This article may contain personal views and opinion from the author.
The interesting thing is that, the new version is requiring an invitation. Google often uses the invite request to gauge consumer interest in a new product, or an overhaul to an existing product, but what's interesting here is that Google is opening the invitation request to anyone, not just users that are currently deemed Google Wallet-ready. When you go to request an invite, you'll see that Google asks what kind of device you have: Android, iOS, or Other.
could mean that NFC will no longer be a requirement.Of course, there are no currently Wallet-ready devices outside of the Android ecosystem. Part of the reason for this is because Wallet currently requires NFC, which is available in some, but not all BlackBerry and Symbian devices, and doesn't exist in the iPhone, iPad, or Windows Phone devices (although it will be part of the upcoming WP8.) This seems to point to an overhaul of Google's Wallet system that
The new cloud Wallet?
If that is true, it could be interesting to see the direction that Google takes with Wallet. It could be that Google is going to go for a different kind of scanning interaction, like the barcode scanning payments done by LevelUp, but it seems far more likely that Google goes completely to the cloud for the Wallet reboot. This would take the Wallet app more towards mobile payment offerings like that of Square or PayPal.
The trouble is that both options requires partnerships with businesses, either with installing a barcode scanner, or integrating software into their systems. The software route is likely the fastest though, which is why we expect Google would go this route. Google has tried pushing Android manufacturers to add NFC to devices, but manufacturers have been slow with installing NFC in devices. This could be due to the added cost, or it could be because manufacturers don't believe the NFC infrastructure has been built up in business enough. Google Wallet is available at a number of big pharmacy and convenience store chains, as well as McDonald's and more, but there are still a huge number of stores that don't have it.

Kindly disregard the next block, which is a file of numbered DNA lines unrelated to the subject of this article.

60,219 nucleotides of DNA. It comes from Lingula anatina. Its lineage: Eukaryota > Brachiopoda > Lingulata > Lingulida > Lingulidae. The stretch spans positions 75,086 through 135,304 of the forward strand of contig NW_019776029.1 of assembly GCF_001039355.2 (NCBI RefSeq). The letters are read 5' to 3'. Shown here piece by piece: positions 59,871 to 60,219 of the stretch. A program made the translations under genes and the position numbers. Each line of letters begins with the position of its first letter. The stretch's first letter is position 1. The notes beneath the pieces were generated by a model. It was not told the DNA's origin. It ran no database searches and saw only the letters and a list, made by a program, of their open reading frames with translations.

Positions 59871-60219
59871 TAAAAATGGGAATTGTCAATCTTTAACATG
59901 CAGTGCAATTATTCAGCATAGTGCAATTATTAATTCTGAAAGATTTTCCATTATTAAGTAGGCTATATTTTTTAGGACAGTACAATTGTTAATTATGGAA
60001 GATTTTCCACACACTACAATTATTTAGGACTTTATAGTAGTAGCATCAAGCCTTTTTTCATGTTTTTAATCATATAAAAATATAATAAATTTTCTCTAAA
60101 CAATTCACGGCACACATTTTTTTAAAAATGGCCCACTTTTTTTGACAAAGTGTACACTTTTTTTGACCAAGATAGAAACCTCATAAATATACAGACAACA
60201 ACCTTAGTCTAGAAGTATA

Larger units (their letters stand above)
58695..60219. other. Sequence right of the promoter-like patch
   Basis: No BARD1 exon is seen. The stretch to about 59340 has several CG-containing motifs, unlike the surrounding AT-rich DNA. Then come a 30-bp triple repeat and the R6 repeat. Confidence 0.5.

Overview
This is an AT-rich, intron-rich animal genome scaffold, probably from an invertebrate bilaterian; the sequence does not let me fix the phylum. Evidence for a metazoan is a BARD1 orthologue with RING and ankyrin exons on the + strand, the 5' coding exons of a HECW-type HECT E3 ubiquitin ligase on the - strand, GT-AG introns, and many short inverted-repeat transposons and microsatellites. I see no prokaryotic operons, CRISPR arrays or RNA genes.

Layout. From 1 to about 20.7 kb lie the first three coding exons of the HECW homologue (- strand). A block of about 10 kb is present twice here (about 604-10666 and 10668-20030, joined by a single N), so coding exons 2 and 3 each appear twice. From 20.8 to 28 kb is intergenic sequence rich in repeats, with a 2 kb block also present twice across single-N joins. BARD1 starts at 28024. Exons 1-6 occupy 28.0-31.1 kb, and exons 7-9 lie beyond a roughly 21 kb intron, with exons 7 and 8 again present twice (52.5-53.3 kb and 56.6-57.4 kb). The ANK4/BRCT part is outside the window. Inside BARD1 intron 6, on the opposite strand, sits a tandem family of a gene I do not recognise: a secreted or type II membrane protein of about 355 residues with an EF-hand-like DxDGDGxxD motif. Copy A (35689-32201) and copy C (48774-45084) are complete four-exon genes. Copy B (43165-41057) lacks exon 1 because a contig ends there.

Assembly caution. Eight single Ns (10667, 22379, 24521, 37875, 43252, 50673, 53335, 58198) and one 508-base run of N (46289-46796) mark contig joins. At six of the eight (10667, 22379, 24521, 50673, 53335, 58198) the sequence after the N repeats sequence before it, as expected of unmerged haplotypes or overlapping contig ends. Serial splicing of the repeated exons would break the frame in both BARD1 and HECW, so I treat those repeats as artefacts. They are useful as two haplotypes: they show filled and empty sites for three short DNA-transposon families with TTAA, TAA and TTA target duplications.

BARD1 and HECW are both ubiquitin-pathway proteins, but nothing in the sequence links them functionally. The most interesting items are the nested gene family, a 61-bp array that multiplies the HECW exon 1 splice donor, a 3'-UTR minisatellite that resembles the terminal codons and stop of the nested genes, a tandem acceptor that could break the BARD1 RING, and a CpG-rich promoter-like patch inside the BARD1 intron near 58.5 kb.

Of course, this isn't the fault of the businesses themselves, but rather with the various banks/credit cards that control the card scanners in stores. With a true cloud option similar to that from Square, Google could circumvent the need for new hardware to be installed, which could greatly speed up the growth of the platform. There is also a possibility that this open invite request points to Google Wallet expanding beyond the US borders.
As of now, Google Wallet is only available in the US, but as our faithful reader Zeus.the.thunder.god pointed out, this new version of Wallet could expand the app into other regions. We're a bit surprised that it hadn't at least expanded to Japan before, given the country's established infrastructure for NFC, but if Google removes the necessity for NFC, it could open up the possibility to move into plenty of other regions (assuming the business partnerships are there).
If this is the way Google goes with Wallet, it will certainly be used by many to point to some sort of "failure" of NFC, but that won't really be accurate. Any technology requires an infrastructure to flourish. NFC has a great infrastructure in some regions, like Japan, but there are many regions, especially the US where NFC capabilities haven't been adopted in many businesses. NFC still has a great amount of use for not just mobile payments, but access passes, like public transportation passes, etc. But, that may not be moving fast enough for Google, and we're waiting to see what exactly is in the "new" Google Wallet, and more importantly, what isn't in it.
To request an invite to the "new version" of Google Wallet, just head to the source.
source: Google Wallet